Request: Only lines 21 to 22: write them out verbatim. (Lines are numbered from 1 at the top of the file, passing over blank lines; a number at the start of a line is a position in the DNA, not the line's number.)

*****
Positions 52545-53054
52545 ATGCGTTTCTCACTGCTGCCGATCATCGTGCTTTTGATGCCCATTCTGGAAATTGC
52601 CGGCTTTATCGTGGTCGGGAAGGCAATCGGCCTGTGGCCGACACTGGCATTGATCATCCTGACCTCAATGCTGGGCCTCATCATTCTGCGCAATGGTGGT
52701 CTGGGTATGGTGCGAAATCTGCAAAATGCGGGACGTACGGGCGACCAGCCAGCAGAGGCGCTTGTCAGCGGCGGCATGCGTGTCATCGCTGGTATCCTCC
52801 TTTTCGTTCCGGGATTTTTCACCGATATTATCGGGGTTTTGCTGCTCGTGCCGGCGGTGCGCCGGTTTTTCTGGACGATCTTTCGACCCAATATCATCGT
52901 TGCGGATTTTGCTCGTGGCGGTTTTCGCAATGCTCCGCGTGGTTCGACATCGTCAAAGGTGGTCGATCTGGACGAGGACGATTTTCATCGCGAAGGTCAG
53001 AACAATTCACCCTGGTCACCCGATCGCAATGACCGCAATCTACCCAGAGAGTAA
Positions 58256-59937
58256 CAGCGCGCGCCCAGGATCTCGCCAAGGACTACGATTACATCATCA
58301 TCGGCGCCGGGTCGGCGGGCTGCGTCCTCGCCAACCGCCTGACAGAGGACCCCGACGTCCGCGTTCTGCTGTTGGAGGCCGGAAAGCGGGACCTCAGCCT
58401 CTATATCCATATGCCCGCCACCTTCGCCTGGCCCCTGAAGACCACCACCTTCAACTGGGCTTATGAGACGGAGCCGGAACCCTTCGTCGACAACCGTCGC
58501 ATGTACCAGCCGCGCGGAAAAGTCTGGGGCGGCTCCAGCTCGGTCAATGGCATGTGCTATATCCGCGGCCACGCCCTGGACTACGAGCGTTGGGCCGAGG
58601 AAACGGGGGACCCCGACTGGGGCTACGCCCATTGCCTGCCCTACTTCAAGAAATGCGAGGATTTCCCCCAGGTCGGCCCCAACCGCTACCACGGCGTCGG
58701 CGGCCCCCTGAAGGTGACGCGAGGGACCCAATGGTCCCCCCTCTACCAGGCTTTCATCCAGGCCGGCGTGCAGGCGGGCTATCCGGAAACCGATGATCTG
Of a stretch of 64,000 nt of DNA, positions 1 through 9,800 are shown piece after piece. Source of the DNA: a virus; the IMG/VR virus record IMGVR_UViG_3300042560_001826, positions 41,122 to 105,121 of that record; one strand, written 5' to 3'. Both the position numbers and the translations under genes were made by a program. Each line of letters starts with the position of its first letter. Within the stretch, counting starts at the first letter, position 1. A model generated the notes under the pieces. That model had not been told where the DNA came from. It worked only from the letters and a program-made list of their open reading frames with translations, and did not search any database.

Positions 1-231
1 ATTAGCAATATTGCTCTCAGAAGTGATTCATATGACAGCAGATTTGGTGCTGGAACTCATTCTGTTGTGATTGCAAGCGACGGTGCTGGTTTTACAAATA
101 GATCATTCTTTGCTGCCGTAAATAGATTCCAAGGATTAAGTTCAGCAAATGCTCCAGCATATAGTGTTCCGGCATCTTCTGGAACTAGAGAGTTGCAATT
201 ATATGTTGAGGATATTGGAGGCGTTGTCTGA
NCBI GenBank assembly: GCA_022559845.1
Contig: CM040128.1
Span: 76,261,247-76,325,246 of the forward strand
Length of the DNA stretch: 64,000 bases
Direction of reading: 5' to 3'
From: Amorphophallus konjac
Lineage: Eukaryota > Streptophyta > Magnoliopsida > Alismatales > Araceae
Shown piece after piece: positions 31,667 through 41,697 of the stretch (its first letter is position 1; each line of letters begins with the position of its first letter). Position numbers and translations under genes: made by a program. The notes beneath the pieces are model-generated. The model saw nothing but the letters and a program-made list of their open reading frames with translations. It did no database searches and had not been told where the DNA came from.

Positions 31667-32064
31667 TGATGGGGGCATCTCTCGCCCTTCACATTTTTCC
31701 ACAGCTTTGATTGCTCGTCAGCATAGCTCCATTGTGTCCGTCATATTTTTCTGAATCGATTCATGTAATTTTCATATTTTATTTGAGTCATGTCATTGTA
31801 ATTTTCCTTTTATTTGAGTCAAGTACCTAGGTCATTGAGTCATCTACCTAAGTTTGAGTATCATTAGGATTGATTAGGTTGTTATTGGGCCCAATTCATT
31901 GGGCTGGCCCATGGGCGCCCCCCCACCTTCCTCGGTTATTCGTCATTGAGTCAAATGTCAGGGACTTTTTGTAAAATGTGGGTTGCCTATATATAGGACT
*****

Contig: CM040128.1
Span: 76,261,247-76,325,246 of the forward strand